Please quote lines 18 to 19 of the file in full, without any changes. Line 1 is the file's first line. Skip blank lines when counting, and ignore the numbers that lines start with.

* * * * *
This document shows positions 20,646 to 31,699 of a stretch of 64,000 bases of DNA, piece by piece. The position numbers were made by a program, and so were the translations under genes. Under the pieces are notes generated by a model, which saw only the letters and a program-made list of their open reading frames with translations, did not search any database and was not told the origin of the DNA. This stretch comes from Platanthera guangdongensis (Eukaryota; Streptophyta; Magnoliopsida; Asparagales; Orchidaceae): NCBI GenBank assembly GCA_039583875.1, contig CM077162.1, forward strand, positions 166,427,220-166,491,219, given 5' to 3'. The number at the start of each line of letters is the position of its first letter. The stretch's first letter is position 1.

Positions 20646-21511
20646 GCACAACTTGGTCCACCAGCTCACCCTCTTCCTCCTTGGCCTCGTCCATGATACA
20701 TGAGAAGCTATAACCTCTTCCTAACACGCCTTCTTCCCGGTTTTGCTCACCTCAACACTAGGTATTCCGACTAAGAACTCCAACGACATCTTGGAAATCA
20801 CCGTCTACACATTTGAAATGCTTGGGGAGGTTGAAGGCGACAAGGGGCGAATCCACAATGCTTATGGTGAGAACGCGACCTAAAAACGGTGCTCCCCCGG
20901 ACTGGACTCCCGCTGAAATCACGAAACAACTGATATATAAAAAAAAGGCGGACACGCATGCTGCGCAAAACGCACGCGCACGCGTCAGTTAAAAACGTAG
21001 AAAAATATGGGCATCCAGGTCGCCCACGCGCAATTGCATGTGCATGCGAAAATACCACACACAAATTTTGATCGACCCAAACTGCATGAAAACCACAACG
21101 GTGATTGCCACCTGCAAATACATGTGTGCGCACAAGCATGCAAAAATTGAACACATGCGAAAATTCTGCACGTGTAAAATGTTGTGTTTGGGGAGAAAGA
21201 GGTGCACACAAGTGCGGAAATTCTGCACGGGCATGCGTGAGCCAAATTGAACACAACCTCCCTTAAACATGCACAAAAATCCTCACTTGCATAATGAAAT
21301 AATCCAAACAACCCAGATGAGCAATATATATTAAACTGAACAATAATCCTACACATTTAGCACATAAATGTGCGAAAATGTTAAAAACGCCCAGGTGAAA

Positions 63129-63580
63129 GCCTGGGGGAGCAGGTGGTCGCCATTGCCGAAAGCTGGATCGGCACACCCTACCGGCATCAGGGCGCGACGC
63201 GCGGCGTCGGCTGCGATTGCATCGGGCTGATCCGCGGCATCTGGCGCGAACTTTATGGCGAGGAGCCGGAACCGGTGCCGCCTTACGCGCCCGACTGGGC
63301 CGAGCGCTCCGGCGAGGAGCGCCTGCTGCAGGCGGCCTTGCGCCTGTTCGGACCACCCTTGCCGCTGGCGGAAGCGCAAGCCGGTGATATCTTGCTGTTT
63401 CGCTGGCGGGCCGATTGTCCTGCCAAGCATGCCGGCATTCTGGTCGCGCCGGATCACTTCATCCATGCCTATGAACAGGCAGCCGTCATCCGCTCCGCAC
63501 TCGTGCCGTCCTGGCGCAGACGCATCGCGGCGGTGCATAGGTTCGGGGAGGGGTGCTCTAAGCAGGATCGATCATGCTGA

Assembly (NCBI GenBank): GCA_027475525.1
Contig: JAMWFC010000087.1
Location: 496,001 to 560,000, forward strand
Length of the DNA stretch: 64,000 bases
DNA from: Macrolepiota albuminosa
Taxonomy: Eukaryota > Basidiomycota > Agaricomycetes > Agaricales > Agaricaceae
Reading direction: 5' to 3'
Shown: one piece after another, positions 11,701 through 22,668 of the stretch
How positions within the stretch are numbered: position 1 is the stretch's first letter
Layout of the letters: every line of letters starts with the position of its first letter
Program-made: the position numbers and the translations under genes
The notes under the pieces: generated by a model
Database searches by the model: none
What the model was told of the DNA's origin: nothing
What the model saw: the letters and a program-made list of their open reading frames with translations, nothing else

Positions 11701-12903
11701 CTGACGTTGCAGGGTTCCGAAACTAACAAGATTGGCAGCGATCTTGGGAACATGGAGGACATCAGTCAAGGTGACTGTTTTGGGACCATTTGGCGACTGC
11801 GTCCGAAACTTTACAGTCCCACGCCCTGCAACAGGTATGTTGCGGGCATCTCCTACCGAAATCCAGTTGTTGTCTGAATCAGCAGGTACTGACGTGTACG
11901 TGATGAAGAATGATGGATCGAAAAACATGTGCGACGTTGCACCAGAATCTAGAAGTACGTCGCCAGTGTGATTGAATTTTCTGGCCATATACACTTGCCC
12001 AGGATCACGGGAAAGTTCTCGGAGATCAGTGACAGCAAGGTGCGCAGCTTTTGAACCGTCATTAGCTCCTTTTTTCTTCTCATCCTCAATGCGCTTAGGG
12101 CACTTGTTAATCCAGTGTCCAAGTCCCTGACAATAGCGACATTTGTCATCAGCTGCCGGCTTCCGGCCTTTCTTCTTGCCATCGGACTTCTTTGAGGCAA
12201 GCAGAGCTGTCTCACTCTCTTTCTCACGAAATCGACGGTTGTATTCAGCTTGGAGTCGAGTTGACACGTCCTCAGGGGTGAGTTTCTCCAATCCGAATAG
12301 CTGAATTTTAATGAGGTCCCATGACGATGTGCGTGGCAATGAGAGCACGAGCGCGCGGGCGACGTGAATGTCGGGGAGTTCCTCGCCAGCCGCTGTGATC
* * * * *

Contig: JAMWFC010000087.1
Location: 496,001 to 560,000, forward strand